Big Game Season Over But Work Isn't

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With most big game seasons over, Wyoming's wildlife biologists and game wardens are not packing for second honeymoons in Hawaii, booking Caribbean cruises or even hitching up campers and heading for Arizona.

When hunting seasons end, postseason deer and elk classifications begin. Classifications are an often miserable, and sometimes dangerous, method of estimating a herd's fawn-to-female and male-to-female ratios. It's often miserable because it entails spending lots of time in the field in November, December, and January. It's sometimes dangerous because some of this time is spent in helicopters at very low altitudes in unforgiving topography.

But the work must get done. Knowing the age and sex structure of the population is one of the basic pieces of information wildlife managers need to set hunting quotas and seasons. Unfortunately, financial constraints are limiting the Game and Fish Department's ability to collect accurate data.

"Before this year, we flew every herd unit, every year," says Daryl Lutz, Casper Region wildlife biologist coordinator. "Now, because of the declining budget, we only fly herd units every other year. In other areas, we are using ground classifications to at least get a feel for population numbers and characteristics."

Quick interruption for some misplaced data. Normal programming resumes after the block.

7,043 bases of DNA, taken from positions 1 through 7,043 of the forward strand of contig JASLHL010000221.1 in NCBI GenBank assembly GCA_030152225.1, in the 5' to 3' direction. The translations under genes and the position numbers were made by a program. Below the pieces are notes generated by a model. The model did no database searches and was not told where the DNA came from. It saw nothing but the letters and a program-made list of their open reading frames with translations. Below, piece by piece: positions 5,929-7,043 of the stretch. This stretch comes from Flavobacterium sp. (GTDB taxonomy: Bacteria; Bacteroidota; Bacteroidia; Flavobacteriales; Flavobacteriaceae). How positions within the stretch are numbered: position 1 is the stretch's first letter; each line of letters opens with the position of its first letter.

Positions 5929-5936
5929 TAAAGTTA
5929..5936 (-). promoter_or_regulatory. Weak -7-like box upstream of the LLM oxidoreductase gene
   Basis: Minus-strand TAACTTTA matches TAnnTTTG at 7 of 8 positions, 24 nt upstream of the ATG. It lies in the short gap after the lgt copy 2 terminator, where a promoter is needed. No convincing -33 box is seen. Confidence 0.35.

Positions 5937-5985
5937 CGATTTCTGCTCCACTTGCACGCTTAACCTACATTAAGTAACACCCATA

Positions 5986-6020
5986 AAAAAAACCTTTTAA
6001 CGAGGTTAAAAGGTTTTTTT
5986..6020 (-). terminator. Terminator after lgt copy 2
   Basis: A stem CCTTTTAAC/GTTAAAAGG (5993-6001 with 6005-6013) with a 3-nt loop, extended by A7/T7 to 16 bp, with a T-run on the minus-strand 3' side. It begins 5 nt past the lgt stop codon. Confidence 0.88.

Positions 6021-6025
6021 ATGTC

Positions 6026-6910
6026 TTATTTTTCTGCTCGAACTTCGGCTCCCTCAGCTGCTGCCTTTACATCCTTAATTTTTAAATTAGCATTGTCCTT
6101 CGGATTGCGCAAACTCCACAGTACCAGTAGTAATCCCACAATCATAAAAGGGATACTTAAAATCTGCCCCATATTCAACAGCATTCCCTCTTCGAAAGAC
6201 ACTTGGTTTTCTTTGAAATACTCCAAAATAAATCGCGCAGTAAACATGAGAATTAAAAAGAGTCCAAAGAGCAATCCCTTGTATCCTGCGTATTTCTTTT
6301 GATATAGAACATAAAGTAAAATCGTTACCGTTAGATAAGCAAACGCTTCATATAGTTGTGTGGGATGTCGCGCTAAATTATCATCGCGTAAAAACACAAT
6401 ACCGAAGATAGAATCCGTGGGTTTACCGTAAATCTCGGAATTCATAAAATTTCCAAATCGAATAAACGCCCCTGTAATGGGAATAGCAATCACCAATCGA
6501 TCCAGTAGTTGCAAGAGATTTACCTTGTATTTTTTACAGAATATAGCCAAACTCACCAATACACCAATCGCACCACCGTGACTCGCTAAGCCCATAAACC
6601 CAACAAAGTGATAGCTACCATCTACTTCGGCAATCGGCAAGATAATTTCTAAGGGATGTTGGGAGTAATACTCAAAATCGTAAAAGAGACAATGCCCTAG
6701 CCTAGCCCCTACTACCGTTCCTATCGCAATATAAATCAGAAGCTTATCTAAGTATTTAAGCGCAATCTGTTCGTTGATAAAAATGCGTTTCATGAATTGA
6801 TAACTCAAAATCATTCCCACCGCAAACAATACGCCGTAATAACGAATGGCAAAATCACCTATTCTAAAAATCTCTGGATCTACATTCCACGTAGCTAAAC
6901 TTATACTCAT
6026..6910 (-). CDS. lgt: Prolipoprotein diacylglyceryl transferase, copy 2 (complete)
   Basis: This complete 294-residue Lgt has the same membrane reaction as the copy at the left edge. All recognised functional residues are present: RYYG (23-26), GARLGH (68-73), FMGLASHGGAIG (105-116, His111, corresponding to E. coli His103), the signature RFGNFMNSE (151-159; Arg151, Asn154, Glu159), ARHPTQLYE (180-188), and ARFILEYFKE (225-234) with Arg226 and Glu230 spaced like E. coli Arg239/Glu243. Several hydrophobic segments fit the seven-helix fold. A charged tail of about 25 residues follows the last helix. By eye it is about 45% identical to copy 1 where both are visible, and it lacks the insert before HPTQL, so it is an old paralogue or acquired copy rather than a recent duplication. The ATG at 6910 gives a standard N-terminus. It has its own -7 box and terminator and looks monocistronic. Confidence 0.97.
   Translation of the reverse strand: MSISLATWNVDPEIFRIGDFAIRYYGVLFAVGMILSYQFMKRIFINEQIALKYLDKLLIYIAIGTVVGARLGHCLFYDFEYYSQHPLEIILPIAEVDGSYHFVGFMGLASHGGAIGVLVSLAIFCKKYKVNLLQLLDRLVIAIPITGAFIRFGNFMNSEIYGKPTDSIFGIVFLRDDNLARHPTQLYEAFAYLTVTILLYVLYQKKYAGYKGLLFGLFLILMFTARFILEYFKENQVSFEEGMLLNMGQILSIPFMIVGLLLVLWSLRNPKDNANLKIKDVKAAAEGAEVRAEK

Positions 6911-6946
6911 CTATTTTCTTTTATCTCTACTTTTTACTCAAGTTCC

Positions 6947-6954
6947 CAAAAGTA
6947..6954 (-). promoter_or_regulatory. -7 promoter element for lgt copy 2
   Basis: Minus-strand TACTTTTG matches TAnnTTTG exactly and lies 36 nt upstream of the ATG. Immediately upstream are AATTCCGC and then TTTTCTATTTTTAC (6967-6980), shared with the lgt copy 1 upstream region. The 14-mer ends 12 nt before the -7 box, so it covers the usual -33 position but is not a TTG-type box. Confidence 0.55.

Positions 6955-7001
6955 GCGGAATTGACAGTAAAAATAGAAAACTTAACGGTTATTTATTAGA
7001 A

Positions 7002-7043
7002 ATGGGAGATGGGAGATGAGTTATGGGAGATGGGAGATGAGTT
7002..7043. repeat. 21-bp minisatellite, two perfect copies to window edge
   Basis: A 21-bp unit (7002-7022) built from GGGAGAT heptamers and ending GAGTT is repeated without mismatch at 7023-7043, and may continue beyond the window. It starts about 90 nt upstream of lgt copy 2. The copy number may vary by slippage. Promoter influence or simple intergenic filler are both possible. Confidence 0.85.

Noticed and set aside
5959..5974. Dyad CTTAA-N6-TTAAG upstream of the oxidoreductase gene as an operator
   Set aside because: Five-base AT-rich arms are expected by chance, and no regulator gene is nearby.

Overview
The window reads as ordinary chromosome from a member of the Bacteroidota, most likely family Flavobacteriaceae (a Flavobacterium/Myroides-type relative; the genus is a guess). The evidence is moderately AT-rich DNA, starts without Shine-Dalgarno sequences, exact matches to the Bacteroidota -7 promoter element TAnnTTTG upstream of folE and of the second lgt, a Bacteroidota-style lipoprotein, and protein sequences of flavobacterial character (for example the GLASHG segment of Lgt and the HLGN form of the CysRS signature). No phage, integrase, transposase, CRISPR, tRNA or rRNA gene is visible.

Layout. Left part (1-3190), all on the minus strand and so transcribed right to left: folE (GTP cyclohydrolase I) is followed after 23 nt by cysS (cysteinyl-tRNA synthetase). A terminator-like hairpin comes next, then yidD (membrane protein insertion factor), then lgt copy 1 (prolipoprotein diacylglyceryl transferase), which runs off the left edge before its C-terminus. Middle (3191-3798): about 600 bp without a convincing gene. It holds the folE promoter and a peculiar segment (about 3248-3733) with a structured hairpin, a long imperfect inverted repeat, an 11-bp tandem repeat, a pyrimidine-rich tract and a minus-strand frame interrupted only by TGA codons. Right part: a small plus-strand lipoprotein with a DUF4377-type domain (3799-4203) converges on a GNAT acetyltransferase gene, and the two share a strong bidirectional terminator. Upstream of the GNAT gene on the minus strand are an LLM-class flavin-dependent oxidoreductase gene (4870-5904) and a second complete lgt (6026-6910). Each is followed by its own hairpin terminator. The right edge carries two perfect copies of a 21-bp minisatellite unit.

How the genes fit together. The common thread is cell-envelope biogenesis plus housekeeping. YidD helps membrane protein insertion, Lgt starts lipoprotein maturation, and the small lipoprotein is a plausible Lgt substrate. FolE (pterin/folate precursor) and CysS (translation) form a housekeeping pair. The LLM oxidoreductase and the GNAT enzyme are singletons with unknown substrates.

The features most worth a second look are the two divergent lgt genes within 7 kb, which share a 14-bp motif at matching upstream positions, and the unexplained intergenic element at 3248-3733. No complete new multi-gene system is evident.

Chartering helicopters is expensive, but efficient. The craft get the job done quickly, and more importantly, they allow the G&F to access all occupied habitat within a hunt area, no matter how far from a road or the land ownership. This assures better and more useful data.

Antelope classifications are conducted in August. Because of the flatter, more open terrain, relatively inexpensive fixed-wing aircraft are used in all hunt areas.

Whether counted by air or truck, winter or summer, each herd unit is assigned a quota, the minimum number of animals that must be observed to accurately estimate fawn:doe and buck:doe ratios. Adult bucks, yearling bucks, adult does and fawns are tallied separately. The ratios derived from these numbers allow biologists to track a herd's productivity and estimate the number of animals in the population.

Because of the ongoing drought and continually declining habitat conditions, this year's numbers will likely be bleak. In some areas, permit numbers will remain low. Fewer permits, combined with inflation, means less money will be available to sustain G&F programs, including collecting critical wildlife management data.